A southern white rhino was shot three times and killed, its main horn sawed off, in what the Thoiry zoo believes to be the first-ever instance of rhino poaching at a European zoo.
Vince, a 5-year-old male white rhino, was found dead in his cage on Tuesday morning at the Thoiry zoo, 30 miles outside Paris, France.
Poachers hacked off the rhino’s horn with a chainsaw, and began to cut the second horn. Police believe poachers were either interrupted or their equipment failed as they were trying to saw off and steal the second horn.
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The zoo had five security guards and cameras in place, along with a metal gate that poachers broke through, according to Reuters.
Vince had been at the Thoiry zoo for two years before the poaching attack. He was born at a zoo in the Netherlands in 2012, and transferred in 2015.
There were two other white rhinos at the Thoiry zoo. Gracie, a 37-year-old female, and Bruno, a 5-year-old male, were not harmed.
Trading rhino horns is banned by a United Nations convention, as is the sale of rhino horns in France.
Yet the demand for the animal’s horn is high. Powder from rhino horn is considered a medicinal cure for cancer, headaches, and other illness. In Asian countries like Vietnam, a kilogram is valued at $100,000. The global average is valued at $53,000.
Until 1985, white rhinos were believed to be extinct. Then, a small group of 100 rhinos was discovered in South Africa. Through mass efforts, conservationists built up the number of white rhinos from 100 in 1985 to 20,000 today. Today, white rhinos are considered near threatened, and 98% can be found in South Africa, Namibia, Zimbabwe, Kenya and Uganda.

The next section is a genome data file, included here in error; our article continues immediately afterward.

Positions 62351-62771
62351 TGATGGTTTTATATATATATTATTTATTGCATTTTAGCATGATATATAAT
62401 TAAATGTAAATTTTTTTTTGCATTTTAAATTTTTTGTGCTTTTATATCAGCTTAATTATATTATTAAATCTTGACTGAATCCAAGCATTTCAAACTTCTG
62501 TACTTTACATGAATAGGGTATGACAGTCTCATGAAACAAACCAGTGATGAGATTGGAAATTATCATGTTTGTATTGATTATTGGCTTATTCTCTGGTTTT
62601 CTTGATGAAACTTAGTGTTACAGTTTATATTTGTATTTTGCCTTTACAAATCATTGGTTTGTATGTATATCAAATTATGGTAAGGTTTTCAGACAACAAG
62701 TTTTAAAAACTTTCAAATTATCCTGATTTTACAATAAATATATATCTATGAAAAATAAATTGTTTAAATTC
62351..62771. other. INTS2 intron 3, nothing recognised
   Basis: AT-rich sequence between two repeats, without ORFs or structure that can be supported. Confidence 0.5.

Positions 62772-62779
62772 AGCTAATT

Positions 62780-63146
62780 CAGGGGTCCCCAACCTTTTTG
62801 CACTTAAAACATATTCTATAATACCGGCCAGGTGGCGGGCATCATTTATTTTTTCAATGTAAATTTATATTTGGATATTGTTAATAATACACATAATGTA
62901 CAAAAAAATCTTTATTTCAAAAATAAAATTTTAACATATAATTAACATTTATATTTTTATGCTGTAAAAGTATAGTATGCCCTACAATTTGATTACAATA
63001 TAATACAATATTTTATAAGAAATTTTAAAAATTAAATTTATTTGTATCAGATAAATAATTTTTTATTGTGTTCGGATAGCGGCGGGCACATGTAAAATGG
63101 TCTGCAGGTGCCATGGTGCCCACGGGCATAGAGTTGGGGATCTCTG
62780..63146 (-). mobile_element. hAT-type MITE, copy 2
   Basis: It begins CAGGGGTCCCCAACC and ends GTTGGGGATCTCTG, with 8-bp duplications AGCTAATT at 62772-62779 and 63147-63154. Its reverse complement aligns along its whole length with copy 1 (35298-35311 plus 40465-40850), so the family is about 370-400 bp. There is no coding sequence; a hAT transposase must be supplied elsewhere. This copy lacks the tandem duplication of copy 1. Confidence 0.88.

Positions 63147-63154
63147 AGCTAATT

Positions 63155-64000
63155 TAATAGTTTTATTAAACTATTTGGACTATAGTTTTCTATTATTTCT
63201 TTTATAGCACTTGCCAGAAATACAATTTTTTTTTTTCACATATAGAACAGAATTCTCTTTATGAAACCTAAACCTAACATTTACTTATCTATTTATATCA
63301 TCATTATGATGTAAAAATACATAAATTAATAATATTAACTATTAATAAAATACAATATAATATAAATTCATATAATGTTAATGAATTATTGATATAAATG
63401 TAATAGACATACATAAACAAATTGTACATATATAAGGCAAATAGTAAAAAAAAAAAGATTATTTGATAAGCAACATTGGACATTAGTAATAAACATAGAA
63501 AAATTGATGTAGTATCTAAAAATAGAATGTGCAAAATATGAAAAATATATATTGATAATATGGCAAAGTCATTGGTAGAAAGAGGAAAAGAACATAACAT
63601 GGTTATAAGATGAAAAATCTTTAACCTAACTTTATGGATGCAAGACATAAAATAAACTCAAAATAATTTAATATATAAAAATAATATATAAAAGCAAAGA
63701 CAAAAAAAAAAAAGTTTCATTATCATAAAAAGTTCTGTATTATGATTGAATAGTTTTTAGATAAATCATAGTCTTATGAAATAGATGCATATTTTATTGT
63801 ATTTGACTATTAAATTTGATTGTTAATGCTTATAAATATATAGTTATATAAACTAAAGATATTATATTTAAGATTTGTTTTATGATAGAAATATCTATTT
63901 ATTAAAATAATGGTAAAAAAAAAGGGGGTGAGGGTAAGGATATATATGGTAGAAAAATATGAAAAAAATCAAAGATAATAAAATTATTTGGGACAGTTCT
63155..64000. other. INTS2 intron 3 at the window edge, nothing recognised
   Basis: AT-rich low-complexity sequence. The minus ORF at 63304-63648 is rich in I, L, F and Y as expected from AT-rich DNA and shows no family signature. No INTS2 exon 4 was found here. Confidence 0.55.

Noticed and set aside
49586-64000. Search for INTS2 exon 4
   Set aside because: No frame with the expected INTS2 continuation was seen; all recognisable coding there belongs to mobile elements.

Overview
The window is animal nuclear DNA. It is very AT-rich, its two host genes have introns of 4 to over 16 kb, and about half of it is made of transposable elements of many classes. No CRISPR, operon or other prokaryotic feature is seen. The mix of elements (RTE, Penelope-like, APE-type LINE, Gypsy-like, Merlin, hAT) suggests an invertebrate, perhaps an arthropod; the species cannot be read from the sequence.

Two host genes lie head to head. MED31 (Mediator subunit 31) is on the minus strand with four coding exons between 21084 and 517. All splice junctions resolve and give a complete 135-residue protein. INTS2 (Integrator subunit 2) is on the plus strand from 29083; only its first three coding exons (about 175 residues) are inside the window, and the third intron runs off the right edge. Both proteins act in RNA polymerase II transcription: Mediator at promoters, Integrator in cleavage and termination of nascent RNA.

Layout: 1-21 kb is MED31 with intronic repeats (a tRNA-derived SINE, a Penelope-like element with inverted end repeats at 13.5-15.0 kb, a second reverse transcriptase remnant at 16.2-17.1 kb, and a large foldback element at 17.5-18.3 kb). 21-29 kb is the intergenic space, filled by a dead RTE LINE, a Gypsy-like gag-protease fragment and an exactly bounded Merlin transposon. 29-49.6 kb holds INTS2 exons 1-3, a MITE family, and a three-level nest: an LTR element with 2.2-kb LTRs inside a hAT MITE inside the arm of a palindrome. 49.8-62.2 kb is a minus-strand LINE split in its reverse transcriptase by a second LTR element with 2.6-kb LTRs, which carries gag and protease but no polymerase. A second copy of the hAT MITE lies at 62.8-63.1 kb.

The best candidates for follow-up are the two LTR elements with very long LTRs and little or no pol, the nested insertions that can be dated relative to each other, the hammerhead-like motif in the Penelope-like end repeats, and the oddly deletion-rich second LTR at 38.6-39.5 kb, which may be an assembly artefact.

There are two subspecies of white rhino: the southern white rhino and the northern white rhino. Only three northern white rhinos remain in the world today. The live under armed protection and surveillance in the Czech Republic, and are critically endangered.
In the 1960s, 2,000 northern white rhinos roamed across Chad, the Central African Republic, southwestern Sudan, northern Democratic Republic of the Congo (DRC), and northwestern Uganda. Since then, civil war and poverty has completely devastated these regions, and wildlife has paid the price as well, on account of surges in poaching.
Though numbers of southern white rhinos are higher than in past decades, poaching clearly poses a great threat, and the cruel lengths people are willing to go for profit are disturbing.
Until people can value these animals above their horns, or tusks, and address rampant poverty in the region, poaching will continue.